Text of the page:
I hope you are enjoying your Tuesday. Welcome back to today’s episode of Ask Ash, where I ask WatchMojo founder and CEO Ashkan Karbasfrooshan questions about various topics, ranging from what is going on in the news, to career advice and life lessons for students and entrepreneurs.
I wanted to focus on WatchMojo’s beginnings today. To learn more about the early stages of WatchMojo, I asked Ash about things such as how the initial investment of $250,000 was spent to make what WatchMojo is today when he knew that WatchMojo would be a success, and if he created a business plan, and the importance of them.
- How did you use the $250,000 that was invested into starting WatchMojo?
Aside from office space rent, hardware, and software – and of course a lot of coffee – it really boiled down to people, people, people, so labor costs. We also had the legal challenge early on which drained some resources but by and large, it was for the team’s salaries, which is normal since wages account for 66-75% of a company’s costs.
Even when we were cash-strapped, money-losing, and effectively insolvent, I always paid people on time and fully… including freelancers who appreciated the Net 0 terms! I’m sure I think to some extent that explains the loyalty I built with the original team when they saw the personal sacrifice.
I also told the team not to cut corners, and to spend what it took. Ultimately, to focus on value.
I’ve read many posts on startup success criteria and the difference between being cheap and frugal. As an entrepreneur, especially in the early years, being cheap ultimately costs you much more over time and is a loser mentality. But you have to be frugal. I’m not driven by money, but I’m more of a revenue-guy than a cost-focused executive, so while I’m not necessarily looking at expenses, I learned over time to become more frugal because a dollar spent and going out the door is really easy but securing revenue is hard. Revenue always takes longer to grow, is further out in the future, and is smaller than expected, whereas costs are higher than anticipated and hit you faster.
2. When did you know that WatchMojo was your big idea?
I think I’ve actually had many great ideas and continue to have a lot of great ideas – and sometimes people take those ideas and run that without me, but that’s for another post. When I launched the Mojo Supreme incubator, I actually think that the best idea out of it was something else – a tech-based community project, which we did not continue. But, I always felt Content was King and WatchMojo was at the right time at the right place. There was not one moment when I felt this is the big idea. Entrepreneurship is actually not like that, it’s a lot of small, baby steps and “measures of merit” (something I learned from General Wesley Clark) in the face of a perpetual series of setbacks, obstacles, and headwinds. Over time, you accrue progress, create value and build equity. Now sure, I suppose when we were included in Hulu as one of the first digital media partners, or when we hit 1 million subscribers on YouTube in October 2013, when PewDiePie name-dropped us, or when Tom Holland gushed over us, those are also nice anecdotal things. I guess when said and done instinctively I always knew it was going to be a success which is why I fought so hard to protect, nurture, grow, defend WatchMojo no matter the emotional, physical and mental toll it takes on you.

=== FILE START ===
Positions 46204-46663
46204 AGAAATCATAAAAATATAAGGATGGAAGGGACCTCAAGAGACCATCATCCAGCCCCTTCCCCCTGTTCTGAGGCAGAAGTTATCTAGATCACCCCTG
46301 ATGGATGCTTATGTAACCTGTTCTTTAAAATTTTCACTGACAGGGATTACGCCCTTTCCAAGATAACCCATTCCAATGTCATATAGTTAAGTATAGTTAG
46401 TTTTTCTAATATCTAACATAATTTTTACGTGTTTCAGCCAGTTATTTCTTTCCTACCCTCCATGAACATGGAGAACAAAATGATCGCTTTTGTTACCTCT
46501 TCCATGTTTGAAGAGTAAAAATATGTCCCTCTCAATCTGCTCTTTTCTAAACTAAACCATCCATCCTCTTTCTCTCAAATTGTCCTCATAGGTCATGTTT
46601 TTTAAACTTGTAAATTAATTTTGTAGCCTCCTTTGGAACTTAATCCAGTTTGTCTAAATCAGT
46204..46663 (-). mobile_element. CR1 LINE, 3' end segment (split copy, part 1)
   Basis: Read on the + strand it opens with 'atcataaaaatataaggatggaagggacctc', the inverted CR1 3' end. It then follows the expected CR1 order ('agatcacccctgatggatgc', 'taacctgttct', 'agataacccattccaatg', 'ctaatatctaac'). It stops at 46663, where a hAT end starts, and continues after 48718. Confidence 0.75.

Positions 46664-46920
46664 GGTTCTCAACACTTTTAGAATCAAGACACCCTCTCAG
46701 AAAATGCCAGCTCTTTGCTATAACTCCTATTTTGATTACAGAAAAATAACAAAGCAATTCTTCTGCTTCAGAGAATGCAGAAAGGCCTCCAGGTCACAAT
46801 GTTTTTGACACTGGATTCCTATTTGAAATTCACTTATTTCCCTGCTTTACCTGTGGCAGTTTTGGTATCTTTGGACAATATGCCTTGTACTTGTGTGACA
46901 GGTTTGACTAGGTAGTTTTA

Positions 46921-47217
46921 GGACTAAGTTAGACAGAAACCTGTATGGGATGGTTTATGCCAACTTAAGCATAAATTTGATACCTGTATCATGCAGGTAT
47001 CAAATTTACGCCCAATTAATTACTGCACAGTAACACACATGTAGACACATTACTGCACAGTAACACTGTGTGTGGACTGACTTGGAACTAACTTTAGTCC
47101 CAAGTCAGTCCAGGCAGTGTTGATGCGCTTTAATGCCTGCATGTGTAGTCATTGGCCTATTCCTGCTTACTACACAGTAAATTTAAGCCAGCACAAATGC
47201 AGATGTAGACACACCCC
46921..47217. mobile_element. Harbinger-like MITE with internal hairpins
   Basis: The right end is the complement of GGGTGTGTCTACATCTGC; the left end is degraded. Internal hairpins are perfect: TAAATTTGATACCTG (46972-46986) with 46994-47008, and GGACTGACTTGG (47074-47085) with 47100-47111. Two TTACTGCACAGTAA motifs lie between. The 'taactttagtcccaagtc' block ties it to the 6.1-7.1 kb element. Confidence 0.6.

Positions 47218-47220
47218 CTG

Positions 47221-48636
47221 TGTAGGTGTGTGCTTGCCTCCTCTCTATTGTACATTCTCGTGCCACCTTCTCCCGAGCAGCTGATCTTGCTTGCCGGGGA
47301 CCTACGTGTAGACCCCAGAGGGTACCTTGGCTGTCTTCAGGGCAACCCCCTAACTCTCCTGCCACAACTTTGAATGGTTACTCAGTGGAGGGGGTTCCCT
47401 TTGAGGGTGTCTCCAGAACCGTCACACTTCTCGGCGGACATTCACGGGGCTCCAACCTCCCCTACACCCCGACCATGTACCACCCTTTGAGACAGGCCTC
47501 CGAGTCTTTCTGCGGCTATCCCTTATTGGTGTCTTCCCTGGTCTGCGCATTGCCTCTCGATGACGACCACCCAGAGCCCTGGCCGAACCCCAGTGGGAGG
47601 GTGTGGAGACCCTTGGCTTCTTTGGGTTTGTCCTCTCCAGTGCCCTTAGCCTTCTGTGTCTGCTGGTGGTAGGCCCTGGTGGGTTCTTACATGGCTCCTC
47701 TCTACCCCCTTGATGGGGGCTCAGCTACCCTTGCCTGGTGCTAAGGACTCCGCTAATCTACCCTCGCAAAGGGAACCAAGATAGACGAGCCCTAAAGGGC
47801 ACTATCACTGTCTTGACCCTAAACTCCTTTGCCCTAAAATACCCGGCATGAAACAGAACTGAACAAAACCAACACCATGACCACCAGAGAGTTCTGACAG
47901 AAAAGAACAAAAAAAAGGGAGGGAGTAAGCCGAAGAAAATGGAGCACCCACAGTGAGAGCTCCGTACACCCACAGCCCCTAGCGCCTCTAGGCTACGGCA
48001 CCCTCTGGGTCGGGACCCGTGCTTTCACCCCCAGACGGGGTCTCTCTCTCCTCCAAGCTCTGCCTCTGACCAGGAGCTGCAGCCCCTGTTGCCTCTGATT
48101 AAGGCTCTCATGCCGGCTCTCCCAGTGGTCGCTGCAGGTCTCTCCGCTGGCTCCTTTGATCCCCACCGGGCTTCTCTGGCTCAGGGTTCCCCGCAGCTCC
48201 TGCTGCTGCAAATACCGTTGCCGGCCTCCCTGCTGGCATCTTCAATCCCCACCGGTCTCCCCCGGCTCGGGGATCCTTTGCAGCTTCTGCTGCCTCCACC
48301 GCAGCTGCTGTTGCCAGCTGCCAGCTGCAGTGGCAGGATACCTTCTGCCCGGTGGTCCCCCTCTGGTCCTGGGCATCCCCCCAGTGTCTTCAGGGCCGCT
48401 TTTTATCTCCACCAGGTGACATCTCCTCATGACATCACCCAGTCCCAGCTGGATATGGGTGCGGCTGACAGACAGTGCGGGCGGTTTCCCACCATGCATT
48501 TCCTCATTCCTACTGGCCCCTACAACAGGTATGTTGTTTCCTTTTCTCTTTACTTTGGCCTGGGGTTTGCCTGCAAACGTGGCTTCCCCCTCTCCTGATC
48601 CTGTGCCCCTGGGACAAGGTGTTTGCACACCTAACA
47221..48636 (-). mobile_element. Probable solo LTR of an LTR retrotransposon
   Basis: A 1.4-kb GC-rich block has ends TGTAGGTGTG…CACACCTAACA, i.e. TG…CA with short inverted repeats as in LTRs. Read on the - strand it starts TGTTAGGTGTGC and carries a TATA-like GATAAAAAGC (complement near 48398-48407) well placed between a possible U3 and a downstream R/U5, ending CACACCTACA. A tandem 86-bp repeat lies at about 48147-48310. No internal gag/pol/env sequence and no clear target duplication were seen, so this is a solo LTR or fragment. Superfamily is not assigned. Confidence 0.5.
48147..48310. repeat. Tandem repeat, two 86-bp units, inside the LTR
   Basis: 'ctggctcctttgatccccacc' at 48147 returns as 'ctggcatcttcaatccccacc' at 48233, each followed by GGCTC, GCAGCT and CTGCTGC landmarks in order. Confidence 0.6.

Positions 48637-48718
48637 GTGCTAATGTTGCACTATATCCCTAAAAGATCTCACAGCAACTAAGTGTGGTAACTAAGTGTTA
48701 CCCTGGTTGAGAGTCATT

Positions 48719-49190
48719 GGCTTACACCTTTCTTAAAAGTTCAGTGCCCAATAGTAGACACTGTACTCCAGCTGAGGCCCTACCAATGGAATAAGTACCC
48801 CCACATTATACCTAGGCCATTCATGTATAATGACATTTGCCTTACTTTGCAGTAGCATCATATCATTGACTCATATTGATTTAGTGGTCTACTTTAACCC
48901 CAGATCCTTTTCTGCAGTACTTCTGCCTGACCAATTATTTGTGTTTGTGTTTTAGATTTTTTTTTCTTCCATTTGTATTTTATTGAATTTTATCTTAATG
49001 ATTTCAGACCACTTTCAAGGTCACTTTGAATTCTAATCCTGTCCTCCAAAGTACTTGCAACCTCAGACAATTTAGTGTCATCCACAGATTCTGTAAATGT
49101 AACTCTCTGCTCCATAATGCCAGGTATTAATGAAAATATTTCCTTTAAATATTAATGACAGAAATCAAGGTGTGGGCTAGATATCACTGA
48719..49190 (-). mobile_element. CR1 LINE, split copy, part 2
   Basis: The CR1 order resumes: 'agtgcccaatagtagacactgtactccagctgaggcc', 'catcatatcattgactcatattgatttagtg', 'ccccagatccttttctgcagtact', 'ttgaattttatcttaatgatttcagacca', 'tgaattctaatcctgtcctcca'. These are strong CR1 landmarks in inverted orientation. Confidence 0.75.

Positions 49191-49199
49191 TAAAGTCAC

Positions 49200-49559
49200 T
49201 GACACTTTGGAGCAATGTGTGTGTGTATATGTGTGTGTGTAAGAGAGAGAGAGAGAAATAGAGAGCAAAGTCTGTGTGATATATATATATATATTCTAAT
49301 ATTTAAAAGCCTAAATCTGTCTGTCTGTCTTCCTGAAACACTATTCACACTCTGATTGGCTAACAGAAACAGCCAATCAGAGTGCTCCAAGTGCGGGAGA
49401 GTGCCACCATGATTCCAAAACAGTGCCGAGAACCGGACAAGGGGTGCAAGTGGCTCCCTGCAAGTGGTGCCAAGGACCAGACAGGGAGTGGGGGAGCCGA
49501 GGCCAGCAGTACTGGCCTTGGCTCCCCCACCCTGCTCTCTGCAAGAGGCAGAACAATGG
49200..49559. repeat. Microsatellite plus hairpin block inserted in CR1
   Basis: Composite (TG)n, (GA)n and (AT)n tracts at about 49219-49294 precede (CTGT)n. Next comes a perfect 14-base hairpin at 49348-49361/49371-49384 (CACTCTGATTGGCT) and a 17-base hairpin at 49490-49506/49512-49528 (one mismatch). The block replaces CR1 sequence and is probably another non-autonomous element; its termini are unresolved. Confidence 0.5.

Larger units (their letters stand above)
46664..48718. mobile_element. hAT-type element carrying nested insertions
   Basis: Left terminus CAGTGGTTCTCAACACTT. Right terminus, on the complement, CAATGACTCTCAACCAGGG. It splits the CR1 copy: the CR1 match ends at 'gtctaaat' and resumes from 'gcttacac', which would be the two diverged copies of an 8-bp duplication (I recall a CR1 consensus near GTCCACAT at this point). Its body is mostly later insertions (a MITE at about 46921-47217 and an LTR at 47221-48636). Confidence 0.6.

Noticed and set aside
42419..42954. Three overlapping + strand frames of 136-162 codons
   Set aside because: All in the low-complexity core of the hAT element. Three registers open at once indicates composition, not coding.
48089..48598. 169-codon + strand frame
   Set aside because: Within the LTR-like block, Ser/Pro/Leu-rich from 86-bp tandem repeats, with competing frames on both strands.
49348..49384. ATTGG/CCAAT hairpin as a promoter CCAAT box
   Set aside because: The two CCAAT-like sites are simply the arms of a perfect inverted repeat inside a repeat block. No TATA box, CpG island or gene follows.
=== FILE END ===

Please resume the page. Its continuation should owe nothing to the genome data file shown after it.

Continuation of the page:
But, when said and done, you have to believe that your best idea, deal, whatever really is around the corner!
3. Did you create a Business Plan for WatchMojo? Why is it important to have a business plan?
Yes and no. I created a lot of executive summaries which are mini-business plans, PowerPoint presentations for media kits, investor decks, and so on… but I don’t think I ever had a proper business plan partly because it was both so embryonic and so far ahead of the curve. Mind you, the industry was so fluid and evolving so rapidly that I did not feel a business plan would remain fresh and pertinent by the time it was done. I think the purpose of a business plan is more roadmap (flexible) than blueprint (rigid). To me, the business plan was actually a) the original HipMojo blog which people like legendary investor Fred Wilson would link to, and b) my articles in TechCrunch and MediaPost which really dove into startups and the media industry, where I would basically gather a lot of industry data and pontificate about what it would mean to the future of digital media and web video, and which publications like Forbes, MSN, CNN, etc. would reference.
I think it’s case-by-case: some people need a business plan, others just need to hit the ground running. It’s a very personal matter. If you spend all your time in the business plan and PowerPoint you probably are foregoing the opportunity before you!
Lastly, if you want to ask questions to Ash directly, you can do so by clicking the link here: https://watchmojo.com/suggest/AskMojo%20-%20WatchMojo’s%20founder%20Ash